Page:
In recent years, Colombia has been up on its heel celebrating her growing numbers of visitors.
Since 2000, the country has been heavily investing in various drivers of change to attract travel enthusiasts; armed with a sense of humour and a vision for the future the country has devised peace treaties with armed rebels and advertising campaigns, like the 2008 nationwide campaign ‘Colombia, el riesgo es que te quieras quedar’, ‘Colombia, the only risk is you want to stay longer’. And figures show that the hard work if paying off. Migration Colombia recorded an 11.2% growth in arrivals into Colombia since 2015 with 70.2% of visitors coming for vacations followed by 16.2% for business reasons.
As international tourism is on the rise, Colombians are also making domestic travels more frequently. Yes, Colombians are travelling more! Tightened safety regulations have made a big difference, but more importantly, a low cost airline ‘Viva Colombia’ was introduced in 2009. A trip on Viva Colombia is like taking a nostalgic, whimsical ride on Colombia’s rustic Chiva busses. The explanation behind this inside joke is simple; as a low cost carrier, travellers are expected to arrive early and get ready to “run for a good seat” which the same protocol for locals who run for seats on packed Chivas.
If you too are planning a trip to Colombia, then finding good tips in guidebooks can be hard, so it would be my pleasure to share my experience of beautiful Colombian road trips and carnivals!
So, what does holidays mean for Colombians’? With our tropical climate all year round, we are privileged to say vacaciones (holidays) may happen any time of the year. A very popular road trip for domestic tourists is one my family and I did 24 years ago – travelling to Cartagena. There was a TV advertisement of a soda brand in the late 90s with the slogan “llegamos a Cartagena, IIegamos a Cartagena” which translates to “We just arrived to Cartagena, we just arrived to Cartagena”. The commercial focused on the excitement of a family finishing a long road trip upon arrival to Cartagena and now it’s almost a symbolic milestone in life for most Colombians.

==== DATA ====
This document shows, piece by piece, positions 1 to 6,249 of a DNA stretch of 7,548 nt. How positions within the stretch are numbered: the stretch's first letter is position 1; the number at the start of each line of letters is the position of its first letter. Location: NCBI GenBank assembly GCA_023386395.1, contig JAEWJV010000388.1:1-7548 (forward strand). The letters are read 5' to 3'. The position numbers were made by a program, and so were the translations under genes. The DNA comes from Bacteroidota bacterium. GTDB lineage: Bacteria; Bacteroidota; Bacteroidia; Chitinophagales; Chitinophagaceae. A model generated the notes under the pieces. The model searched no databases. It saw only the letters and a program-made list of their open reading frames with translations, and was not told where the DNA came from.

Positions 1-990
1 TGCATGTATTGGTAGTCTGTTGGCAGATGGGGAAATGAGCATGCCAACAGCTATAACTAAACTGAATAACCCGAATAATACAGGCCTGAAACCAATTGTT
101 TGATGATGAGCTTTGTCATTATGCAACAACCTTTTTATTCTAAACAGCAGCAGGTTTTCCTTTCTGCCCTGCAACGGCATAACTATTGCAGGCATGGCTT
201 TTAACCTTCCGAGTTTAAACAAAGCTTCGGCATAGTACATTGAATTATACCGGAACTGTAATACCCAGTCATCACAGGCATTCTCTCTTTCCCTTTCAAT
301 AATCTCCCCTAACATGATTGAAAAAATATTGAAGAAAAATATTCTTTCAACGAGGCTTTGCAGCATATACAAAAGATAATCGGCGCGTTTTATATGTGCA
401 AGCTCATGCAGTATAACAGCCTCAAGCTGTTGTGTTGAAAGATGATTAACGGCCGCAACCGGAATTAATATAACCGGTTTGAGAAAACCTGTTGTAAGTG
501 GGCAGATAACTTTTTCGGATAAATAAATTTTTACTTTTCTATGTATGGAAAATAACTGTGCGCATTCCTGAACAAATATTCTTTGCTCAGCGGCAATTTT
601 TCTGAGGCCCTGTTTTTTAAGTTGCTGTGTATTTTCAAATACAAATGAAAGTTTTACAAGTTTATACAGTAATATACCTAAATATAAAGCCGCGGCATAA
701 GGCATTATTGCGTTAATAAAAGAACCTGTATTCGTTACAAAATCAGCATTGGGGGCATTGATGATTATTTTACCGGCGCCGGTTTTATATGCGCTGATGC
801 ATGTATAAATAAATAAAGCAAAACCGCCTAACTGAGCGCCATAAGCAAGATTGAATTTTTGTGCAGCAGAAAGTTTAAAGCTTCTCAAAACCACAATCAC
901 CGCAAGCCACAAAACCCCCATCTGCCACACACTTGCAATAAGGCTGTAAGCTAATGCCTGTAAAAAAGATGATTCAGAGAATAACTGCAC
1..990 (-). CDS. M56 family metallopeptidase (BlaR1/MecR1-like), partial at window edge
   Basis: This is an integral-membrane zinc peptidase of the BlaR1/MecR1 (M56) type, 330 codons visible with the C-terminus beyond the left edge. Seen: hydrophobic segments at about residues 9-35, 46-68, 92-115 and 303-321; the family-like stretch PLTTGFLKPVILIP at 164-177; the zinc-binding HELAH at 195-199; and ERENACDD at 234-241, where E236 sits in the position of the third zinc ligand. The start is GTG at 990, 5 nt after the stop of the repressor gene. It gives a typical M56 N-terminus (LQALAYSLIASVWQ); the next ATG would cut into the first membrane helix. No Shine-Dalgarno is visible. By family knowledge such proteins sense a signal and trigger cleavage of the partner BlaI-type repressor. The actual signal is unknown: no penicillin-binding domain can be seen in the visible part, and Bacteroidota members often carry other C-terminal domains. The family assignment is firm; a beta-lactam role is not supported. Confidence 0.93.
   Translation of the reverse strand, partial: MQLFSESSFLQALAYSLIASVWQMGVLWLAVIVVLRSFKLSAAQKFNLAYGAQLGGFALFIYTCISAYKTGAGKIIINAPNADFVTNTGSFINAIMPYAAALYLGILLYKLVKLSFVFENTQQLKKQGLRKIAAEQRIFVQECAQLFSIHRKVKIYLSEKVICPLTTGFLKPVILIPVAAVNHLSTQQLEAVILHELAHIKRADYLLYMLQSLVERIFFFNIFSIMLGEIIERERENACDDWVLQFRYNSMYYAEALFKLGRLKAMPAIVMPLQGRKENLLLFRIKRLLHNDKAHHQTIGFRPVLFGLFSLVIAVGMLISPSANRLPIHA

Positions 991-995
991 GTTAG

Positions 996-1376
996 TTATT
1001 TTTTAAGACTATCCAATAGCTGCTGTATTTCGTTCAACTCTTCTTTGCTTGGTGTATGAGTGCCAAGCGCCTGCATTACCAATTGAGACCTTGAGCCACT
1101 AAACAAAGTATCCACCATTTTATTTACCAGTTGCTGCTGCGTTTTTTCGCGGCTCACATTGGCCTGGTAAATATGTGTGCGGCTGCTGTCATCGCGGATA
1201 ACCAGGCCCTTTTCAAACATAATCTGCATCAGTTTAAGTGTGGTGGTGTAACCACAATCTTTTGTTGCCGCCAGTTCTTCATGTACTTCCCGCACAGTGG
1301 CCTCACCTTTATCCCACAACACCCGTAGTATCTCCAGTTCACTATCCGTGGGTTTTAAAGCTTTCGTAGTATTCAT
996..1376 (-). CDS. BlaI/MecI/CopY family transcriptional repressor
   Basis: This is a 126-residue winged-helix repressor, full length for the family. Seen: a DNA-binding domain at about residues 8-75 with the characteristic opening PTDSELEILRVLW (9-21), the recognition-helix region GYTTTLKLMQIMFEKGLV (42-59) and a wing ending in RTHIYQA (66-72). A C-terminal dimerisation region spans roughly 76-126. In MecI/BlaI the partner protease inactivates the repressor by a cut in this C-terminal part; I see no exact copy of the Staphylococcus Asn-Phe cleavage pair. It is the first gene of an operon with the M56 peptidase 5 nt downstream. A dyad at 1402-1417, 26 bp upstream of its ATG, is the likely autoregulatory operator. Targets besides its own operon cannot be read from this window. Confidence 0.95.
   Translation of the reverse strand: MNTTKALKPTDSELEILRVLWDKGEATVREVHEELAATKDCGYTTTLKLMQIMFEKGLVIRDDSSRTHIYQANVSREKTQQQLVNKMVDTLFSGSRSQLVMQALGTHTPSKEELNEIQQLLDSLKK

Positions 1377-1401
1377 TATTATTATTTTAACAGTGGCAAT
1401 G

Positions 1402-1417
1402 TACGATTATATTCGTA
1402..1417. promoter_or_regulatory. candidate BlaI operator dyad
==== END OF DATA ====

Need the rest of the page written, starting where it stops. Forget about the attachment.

As Colombian’s, we like parties and can be said to be proudly happy, so many holidays are planed around these festivals! Each of Colombia’s 5 main regions – Amazonia, Andean, Caribbean, Orinocco and the Pacific – is made up of many cities and towns which celebrates their own festivity. Some are traditional events inherited from Spanish Colonisers, Indigenous, and Africans. Cultural events embody a string of carnivals, parades, cavalcades, concerts, and fairs. An example is the San Pedro festival in the city of Neiva. We also celebrate “Feast Days”. They are holidays originated from religious beliefs. 15 out of 20 paid holidays are “Feast Days”. Religious tourism also contributes to a big part of the tourism pie in Colombia. The famous destinations are commonly cities with a strong Spanish heritage such as Popayan in Cauca, Buga in Valle del Cauca and Santa Fe de Antioquia in Antioquia, among others.
Welcome to Colombia!
Alejandra Arango / INTO Cultural Guide in Colombia24th August 2016